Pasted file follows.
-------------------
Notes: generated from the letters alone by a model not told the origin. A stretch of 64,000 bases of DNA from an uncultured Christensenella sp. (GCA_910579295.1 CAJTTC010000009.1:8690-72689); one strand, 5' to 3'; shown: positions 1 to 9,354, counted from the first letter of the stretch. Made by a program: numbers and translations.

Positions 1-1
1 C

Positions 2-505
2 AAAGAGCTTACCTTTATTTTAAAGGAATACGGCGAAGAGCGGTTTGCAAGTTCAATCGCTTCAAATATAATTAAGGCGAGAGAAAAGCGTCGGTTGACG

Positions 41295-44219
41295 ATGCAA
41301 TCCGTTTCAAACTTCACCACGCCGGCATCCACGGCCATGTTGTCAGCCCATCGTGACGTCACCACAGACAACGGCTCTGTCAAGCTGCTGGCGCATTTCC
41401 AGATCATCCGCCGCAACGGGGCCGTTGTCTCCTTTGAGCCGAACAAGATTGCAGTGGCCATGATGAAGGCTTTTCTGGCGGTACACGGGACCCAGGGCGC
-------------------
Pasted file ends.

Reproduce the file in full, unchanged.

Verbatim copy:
Notes: generated from the letters alone by a model not told the origin. A stretch of 64,000 bases of DNA from an uncultured Christensenella sp. (GCA_910579295.1 CAJTTC010000009.1:8690-72689); one strand, 5' to 3'; shown: positions 1 to 9,354, counted from the first letter of the stretch. Made by a program: numbers and translations.

Positions 1-1
1 C

Positions 2-505
2 AAAGAGCTTACCTTTATTTTAAAGGAATACGGCGAAGAGCGGTTTGCAAGTTCAATCGCTTCAAATATAATTAAGGCGAGAGAAAAGCGTCGGTTGACG

Positions 41295-44219
41295 ATGCAA
41301 TCCGTTTCAAACTTCACCACGCCGGCATCCACGGCCATGTTGTCAGCCCATCGTGACGTCACCACAGACAACGGCTCTGTCAAGCTGCTGGCGCATTTCC
41401 AGATCATCCGCCGCAACGGGGCCGTTGTCTCCTTTGAGCCGAACAAGATTGCAGTGGCCATGATGAAGGCTTTTCTGGCGGTACACGGGACCCAGGGCGC